Feb 9, 2008

Read and Write Access to Linux File Systems From Windows

I love Linux! My distro of choice is Ubuntu. I have been using Ubuntu pretty actively for the last three years. However, no matter how hard I try I can't remove Windows from my life. That is because my wife is an avid Windows user. I have tried and tried to convert her, but the fact is she is too lazy to learn a new operating system.

So picture this scenario; You have a couple of windows machines and one of them starts blue screening like crazy. You decide after hours of troubleshooting to re-image. You want to back up the files so you decide to take the hard drive out, put it in another Windows box using your IDE to USB adapter. No big deal right? You now have access to all of your files on your other Windows box.

What if you're like me, and one of your computer's is running on Ubuntu? If your Windows box crashes, you can connect the drive, and mount it in Linux because most Linux distros now days have NTFS-3G installed which is a driver to read and write to NTFS from Linux.

Now what if your Ubuntu box decided to go into a kernel panic, or some other problem keeping it from booting? How are you going to attach it to Windows using your IDE to USB? Windows doesn't natively understand other file systems other than FAT or NTFS.

ext2, ext3 on windowsWhat you need is a driver that will tell Windows how to read Linux file systems. Now, there are quite a few Linux file systems out there including ReiserFS, JFS, EXT2, and EXT3 to name a few. I would argue that the most widely used in the Linux world are EXT2 and EXT3. If your Linux distro is formatted with one of those two you are in luck!

There is a program called EXT2 IFS for Windows, or EXT2 Installable File System. It is a driver that you install on Windows that will let Windows read and write to partitions or drives formatted using EXT2 or EXT3 file systems.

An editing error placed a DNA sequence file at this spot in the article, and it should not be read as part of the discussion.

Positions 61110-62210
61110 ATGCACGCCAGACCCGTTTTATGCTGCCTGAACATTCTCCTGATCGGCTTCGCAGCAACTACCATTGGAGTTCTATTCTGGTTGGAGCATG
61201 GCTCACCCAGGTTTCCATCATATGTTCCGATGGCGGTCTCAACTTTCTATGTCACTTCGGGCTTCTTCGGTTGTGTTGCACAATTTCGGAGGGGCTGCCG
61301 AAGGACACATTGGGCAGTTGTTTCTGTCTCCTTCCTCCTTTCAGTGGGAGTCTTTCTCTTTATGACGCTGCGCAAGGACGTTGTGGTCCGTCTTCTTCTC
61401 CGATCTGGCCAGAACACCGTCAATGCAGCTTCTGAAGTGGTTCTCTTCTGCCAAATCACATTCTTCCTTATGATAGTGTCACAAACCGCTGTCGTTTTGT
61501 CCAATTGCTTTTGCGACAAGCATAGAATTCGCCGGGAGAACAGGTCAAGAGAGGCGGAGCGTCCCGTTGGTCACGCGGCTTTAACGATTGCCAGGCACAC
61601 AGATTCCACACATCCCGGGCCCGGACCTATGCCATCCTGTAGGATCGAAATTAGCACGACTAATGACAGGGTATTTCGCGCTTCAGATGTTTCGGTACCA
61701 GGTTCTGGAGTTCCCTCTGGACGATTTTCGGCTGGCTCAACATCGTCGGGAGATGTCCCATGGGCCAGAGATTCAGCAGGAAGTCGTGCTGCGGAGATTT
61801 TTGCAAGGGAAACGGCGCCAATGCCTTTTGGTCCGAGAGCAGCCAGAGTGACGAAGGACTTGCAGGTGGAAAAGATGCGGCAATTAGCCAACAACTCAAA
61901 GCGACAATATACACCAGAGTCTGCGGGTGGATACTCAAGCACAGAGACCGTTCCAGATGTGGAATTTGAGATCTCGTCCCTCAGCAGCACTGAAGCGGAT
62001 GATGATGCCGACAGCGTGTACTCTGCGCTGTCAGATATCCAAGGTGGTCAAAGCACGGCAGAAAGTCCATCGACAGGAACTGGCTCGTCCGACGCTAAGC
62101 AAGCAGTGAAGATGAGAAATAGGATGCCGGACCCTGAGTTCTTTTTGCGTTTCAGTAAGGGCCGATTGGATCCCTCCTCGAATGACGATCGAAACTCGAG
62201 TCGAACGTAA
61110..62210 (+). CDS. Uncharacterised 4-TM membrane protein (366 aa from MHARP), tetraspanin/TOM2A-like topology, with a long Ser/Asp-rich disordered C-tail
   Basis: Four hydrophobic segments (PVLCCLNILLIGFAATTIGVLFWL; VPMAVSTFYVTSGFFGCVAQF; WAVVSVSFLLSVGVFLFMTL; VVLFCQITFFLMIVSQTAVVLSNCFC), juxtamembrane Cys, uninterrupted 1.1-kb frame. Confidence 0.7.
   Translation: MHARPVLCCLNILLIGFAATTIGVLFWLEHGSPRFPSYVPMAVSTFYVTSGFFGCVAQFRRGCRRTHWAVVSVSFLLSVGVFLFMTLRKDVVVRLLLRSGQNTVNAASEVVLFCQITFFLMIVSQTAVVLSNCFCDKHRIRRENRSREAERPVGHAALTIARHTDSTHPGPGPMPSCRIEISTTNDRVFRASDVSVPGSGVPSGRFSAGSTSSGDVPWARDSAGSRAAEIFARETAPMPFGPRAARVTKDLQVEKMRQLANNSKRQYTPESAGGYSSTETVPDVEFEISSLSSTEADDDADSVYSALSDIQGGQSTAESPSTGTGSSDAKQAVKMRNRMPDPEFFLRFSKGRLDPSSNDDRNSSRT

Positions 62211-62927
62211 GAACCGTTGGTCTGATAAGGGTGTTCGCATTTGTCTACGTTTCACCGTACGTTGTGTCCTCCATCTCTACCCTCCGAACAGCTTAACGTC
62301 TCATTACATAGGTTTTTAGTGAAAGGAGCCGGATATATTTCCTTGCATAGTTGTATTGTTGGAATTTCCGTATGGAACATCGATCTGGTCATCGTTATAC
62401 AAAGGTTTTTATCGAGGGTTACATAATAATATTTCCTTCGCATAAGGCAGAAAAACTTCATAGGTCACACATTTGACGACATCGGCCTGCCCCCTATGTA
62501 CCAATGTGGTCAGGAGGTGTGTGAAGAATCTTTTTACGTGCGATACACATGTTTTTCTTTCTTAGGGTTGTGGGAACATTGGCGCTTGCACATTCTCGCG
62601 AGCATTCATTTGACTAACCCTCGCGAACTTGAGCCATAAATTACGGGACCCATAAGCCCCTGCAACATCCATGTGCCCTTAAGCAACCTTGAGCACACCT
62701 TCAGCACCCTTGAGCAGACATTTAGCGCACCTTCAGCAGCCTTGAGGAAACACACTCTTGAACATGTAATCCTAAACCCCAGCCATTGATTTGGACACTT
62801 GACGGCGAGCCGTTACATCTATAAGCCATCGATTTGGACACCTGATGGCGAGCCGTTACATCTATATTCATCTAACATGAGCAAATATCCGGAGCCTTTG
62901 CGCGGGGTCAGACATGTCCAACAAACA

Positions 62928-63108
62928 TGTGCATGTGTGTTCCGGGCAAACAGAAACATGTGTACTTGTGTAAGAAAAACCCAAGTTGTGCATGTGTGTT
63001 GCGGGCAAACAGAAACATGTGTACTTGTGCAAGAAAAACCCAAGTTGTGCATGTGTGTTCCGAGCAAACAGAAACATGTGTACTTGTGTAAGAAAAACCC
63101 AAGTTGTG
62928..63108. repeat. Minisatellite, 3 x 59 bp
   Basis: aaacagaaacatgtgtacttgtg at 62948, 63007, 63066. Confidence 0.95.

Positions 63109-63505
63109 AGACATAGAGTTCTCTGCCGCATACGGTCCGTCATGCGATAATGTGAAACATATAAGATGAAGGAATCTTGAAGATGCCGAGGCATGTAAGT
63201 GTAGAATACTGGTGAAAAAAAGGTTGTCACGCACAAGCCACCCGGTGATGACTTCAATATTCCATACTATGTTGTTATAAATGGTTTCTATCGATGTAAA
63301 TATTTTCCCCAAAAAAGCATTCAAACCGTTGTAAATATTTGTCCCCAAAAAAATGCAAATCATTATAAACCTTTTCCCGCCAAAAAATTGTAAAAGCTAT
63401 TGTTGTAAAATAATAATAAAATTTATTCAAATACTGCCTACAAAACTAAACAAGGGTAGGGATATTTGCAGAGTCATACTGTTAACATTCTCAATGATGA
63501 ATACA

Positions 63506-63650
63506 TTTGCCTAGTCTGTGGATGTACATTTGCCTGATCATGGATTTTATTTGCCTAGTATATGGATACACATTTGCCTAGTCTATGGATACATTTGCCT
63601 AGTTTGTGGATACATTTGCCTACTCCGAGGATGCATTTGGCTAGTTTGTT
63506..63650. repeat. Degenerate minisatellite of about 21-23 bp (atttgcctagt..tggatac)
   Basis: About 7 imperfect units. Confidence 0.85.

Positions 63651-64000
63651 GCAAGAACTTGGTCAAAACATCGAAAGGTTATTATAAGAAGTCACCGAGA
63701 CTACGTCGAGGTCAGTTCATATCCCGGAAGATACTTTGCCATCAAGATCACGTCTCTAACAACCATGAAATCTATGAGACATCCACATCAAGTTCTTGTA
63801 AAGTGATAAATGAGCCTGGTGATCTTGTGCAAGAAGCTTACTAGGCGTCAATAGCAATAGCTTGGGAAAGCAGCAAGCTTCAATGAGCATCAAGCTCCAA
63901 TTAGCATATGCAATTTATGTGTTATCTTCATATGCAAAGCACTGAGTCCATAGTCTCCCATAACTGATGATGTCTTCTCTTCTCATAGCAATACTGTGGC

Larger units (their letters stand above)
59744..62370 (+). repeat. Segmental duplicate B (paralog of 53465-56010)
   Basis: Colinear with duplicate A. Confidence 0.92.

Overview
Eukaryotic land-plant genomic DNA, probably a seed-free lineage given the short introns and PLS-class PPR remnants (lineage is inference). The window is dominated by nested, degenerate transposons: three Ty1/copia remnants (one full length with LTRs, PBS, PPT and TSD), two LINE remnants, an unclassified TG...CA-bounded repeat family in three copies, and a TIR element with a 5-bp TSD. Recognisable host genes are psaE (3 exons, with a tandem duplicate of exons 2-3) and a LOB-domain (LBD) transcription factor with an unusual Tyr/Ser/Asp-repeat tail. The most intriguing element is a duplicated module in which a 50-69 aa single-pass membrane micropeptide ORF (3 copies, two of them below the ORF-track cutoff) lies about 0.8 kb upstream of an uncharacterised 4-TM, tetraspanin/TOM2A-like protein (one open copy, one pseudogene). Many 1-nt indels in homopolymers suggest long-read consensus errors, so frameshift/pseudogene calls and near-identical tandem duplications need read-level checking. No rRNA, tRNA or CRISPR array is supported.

Here is a list of features from the website:

  • Supports Windows NT 4.0, Windows 2000, Windows XP, Windows 2003 and Windows Vista [new].
  • Supports both the 32 bit x86 and the 64 bit x64 platform [new].
  • Includes drivers with a digital signature for Windows Vista x64 [new].
  • All operations you would expect: Reading and writing files, listing directories, creating, renaming, moving and deleting files or directories, querying and modifying the volume's label.
  • UTF-8 encoding [new].
  • Files larger than 2 GBytes. (Please read the FAQ section, too.)
  • Supports hash indexed (htree) directories (utilizes the so-called dir_index feature of Ext3) [new].
  • Full plug-n-play functionality. When a drive is removed, the corresponding drive letter is deleted [new].
  • Supports use of the Windows mountvol utility to create or delete drive letters for Ext2 volumes [new] (except on Windows NT 4.0). This is useful for scripts. (Please read the FAQ section, too.)
  • A global read-only option is provided [new].
  • File names that start with a dot "." character are treated as hidden [new].
  • Supports GPT disks if the Windows version used also does [new].
  • Paging files are supported. (A paging file is a file "pagefile.sys", which Windows swaps virtual memory to.) Users may create paging files at NT's control panel at Ext2 volumes.
  • Specific functions of the I/O subsystem of NT: Byte range locks, notification of changes of directories, oplocks (which are required by the NT LAN manager for sharing files via SMB).

Now I have a question for you. Do you know of a similar program that will allow Windows to read and write to HSF file systems used on Macs? The reason I asked is I had a friend with a scenario similar to the one above, except using Linux, his graphic artist wife uses a Mac. He had tried to mount the hard drive in his Windows box with no joy. I was able to help them out with my IDE to USB adapter and connecting the Mac hard drive to his Mac iBook. If he didn't have the iBook also, he would have been screwed. Do you know of such software? Let me know in the comments.

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